2- Decorative works
Rodin returned to Paris in 1877 in the hope of commanding respect in the art world. Disappointed by the suspicious reaction to The Age of Bronze, he started working for Carrier-Belleuse again. Based on a design by his employer, he modelled the male figures adorning the pedestal of The Titans Jardiniere, inspired by Michelangelo’s works that he had seen in Italy in 1876.
As artistic director of the Manufacture de Sèvres, France’s national porcelain factory, Carrier- Belleuse also employed Rodin there.
The sculptor ingeniously experimented with the techniques of decorating porcelain. He further explored the decorative style that he had used for many of his Belgian pieces. A group of terracotta works provides an eloquent example of the traditional techniques that he had learned and would continue to use throughout his career. He made multiple casts of the two figures in these assemblages – a seated Venus with a small Cupid – and then combined them in different manners to form variants. Ixelles Idyll, a more ambitious later work, recalls the same aesthetic approach, inspired by 18th-century figurines.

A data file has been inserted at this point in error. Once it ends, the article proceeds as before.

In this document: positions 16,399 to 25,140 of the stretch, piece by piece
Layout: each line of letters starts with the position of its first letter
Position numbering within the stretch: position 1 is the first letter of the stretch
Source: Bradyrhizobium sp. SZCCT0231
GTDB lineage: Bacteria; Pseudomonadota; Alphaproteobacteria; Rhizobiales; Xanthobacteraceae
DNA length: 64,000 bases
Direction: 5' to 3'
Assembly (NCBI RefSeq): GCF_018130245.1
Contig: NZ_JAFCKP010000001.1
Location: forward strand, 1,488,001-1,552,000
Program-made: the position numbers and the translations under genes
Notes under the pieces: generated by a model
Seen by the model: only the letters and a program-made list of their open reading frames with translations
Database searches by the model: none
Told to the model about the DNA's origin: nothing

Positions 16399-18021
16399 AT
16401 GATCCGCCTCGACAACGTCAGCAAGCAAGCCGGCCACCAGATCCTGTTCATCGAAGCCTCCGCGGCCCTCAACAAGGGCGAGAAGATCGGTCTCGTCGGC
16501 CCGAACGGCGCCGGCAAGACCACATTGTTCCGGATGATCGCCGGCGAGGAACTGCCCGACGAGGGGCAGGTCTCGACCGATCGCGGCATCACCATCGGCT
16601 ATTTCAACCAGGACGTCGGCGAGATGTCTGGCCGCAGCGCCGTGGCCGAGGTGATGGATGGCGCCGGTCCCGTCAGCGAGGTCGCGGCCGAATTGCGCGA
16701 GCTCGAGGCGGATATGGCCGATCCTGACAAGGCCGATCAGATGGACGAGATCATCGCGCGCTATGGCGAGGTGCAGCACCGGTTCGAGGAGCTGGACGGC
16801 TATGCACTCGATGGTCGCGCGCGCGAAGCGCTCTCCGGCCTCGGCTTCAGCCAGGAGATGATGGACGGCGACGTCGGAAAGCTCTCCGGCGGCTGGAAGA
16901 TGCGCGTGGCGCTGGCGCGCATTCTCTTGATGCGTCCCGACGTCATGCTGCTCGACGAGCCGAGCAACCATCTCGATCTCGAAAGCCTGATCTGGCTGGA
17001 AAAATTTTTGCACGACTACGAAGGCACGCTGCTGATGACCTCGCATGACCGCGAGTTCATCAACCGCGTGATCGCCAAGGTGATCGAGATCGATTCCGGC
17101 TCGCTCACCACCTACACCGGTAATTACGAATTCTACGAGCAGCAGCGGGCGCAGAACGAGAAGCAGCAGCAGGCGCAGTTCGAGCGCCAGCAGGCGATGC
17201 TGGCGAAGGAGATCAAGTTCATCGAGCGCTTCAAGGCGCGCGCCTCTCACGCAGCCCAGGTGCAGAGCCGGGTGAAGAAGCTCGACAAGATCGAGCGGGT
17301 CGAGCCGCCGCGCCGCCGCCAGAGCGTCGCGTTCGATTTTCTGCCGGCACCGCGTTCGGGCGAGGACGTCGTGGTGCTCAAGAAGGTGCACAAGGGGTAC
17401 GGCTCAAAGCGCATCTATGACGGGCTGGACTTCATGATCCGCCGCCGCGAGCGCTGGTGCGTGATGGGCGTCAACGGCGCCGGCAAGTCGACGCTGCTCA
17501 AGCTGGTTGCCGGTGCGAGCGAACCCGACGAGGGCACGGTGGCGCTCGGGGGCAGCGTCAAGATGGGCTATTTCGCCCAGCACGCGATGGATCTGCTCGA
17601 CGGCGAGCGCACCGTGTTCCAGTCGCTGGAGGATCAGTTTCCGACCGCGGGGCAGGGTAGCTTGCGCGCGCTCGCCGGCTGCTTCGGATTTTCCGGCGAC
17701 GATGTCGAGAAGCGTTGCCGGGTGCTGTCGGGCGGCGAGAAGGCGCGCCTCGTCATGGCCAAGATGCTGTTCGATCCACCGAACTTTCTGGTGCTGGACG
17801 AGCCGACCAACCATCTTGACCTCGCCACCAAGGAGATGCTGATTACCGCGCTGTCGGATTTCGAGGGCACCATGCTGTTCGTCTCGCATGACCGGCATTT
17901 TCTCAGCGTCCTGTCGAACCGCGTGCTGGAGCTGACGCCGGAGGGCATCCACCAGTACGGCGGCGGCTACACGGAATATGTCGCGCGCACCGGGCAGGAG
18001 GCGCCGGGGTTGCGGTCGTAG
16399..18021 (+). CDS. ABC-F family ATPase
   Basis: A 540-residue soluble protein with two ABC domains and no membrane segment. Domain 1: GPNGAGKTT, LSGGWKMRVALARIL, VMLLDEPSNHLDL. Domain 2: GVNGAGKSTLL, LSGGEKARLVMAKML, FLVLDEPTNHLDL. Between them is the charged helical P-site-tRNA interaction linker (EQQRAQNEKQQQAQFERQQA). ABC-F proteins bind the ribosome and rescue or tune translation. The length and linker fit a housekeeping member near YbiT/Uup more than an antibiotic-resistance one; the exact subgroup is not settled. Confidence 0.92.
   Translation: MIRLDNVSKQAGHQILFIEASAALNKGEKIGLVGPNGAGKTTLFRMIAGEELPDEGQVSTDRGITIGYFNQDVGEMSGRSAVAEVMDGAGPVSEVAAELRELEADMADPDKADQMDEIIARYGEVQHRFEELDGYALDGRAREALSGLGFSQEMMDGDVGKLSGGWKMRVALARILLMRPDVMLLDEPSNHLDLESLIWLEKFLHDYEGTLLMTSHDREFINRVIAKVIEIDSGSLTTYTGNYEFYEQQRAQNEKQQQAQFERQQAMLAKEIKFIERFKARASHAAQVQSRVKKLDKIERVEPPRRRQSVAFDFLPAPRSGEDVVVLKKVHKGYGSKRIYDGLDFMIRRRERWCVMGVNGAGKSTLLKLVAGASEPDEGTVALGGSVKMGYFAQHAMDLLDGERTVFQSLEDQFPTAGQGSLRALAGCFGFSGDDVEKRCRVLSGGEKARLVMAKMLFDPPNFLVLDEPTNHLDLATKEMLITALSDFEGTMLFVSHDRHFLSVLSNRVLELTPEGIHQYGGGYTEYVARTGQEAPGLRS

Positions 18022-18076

Seeking to earn repute as an independent artist, in 1879 Rodin tried his luck in two public competitions. The first was for the design of a monument commemorating the defence of Paris during the Franco-Prussian War of 1870. Rodin submitted a fiery, highly unconventional maquette, which was not retained. In the second competition, for a statue representing the Republic, the outcome for Rodin was no happier: his very ornate and expressive bust was eliminated by a jury intent on creating the symbols of the new regime.